Some people think this is now about optics– and any sort of positive announcement on the relationship and the resulting good optics will be enough for the markets and for America. Those people would be wrong. This is about revenues and margins and the economy.  Optics won’t help with business planning and visibility. Stocks can never do well over time without good earnings- which require reasonable levels of visibility into costs, pricing, and supply chain management issues. Sure, stocks might rally on news of “an agreement to maybe one day agree” … but earnings will be the ultimate decider. Anything other than a binary approach to either raise tariffs to a fixed long-term rate (at least until all required changes are made), or to totally forego any tariffs on China in exchange for certain immediate actions, will cause a continued lack of certainty and visibility for businesses.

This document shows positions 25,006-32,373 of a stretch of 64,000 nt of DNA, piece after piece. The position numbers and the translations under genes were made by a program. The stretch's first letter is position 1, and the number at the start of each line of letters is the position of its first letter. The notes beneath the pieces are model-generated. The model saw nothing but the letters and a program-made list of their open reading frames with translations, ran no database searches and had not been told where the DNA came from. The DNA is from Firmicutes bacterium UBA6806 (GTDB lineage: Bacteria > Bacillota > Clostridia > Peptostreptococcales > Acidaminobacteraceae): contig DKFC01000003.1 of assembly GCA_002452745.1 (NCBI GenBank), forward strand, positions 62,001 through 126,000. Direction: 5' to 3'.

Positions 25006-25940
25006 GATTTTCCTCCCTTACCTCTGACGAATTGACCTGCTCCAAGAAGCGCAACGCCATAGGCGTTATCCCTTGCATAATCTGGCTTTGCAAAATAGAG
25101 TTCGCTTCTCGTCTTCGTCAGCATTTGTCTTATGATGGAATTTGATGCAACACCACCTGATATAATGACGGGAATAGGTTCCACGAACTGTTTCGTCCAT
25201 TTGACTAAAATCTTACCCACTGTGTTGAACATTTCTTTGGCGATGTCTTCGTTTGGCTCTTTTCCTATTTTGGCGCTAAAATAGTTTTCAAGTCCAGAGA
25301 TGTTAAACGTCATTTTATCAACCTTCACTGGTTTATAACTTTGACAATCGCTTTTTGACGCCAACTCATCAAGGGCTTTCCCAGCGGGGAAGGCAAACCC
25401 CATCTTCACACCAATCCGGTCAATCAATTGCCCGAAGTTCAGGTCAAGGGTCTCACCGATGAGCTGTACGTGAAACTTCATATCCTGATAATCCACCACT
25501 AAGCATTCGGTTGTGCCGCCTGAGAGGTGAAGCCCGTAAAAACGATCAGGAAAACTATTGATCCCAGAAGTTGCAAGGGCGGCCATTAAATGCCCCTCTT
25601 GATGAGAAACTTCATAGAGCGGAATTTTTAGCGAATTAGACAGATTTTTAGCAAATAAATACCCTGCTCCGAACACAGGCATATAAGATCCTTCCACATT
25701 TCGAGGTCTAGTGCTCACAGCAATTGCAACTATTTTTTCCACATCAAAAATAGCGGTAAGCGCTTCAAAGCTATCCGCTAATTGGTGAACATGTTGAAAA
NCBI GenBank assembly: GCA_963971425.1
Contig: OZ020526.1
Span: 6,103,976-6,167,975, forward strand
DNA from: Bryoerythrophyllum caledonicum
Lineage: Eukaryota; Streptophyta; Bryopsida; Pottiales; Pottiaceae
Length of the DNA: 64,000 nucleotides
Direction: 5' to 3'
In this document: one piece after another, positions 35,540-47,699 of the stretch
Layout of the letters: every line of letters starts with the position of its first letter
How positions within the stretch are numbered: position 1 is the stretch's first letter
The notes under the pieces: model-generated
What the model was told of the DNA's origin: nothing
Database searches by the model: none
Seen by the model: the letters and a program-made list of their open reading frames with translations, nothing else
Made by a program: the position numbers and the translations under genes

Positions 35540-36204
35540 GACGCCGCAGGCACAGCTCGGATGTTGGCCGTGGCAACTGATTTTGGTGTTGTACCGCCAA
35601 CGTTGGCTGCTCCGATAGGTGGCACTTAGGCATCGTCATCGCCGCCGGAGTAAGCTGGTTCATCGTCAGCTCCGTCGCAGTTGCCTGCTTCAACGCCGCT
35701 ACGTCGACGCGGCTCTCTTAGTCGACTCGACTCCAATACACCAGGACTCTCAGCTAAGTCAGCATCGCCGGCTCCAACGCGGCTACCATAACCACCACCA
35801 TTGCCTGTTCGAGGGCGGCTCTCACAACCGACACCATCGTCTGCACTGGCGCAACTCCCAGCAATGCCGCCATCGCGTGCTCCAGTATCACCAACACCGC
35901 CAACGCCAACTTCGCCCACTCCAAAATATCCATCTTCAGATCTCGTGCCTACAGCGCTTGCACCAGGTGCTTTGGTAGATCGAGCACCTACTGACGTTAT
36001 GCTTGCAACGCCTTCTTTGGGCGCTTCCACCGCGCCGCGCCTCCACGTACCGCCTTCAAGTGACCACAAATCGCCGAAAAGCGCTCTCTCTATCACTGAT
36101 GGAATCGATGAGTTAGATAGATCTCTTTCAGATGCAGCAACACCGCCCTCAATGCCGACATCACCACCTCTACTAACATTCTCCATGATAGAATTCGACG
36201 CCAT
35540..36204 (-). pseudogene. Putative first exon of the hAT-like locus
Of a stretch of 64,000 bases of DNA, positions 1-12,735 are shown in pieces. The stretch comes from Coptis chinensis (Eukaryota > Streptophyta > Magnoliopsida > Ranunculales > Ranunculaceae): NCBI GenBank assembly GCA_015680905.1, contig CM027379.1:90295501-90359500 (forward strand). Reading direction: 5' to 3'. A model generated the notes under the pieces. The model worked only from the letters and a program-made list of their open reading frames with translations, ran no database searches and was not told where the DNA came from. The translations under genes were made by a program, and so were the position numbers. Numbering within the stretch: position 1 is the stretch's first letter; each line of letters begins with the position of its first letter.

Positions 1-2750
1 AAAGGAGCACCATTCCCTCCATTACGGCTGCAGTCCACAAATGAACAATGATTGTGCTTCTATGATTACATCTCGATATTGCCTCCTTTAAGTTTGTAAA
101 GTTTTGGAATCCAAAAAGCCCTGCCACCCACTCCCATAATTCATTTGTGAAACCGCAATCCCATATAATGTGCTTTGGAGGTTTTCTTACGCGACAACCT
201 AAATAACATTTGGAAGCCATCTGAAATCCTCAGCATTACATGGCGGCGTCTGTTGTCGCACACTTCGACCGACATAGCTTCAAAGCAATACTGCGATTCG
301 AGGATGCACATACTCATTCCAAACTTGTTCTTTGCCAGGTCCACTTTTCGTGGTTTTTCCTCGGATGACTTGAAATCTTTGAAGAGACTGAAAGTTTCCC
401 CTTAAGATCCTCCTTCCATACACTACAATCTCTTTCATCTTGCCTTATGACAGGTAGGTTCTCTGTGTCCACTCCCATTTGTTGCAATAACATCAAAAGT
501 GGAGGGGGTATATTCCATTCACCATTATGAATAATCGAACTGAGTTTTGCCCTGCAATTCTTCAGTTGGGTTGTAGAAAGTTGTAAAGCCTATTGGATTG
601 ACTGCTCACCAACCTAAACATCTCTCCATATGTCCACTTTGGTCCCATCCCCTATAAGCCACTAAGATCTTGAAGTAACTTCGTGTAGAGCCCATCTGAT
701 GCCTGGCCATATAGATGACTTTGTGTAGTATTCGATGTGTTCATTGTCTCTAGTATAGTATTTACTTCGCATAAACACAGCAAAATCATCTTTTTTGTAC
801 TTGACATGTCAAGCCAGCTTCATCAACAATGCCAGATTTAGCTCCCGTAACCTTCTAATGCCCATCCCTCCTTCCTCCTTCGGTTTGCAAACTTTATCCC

Keep two thing in mind when your optimism tells you that we may soon have a good trade agreement with China:

First, we still haven’t even been able to finalize a trade agreement with Canada!

Second, the Trump administration can’t even get an agreement on international issues (immigration) with the Democrat Party … but you’re banking on one being reached with the Communist Party?

Anything less than a binary result- either a permanent tariff rate, or permanent removal of tariffs, means that in our relationship with China, uncertainty … is for certain.

 

 

____________________________

endnote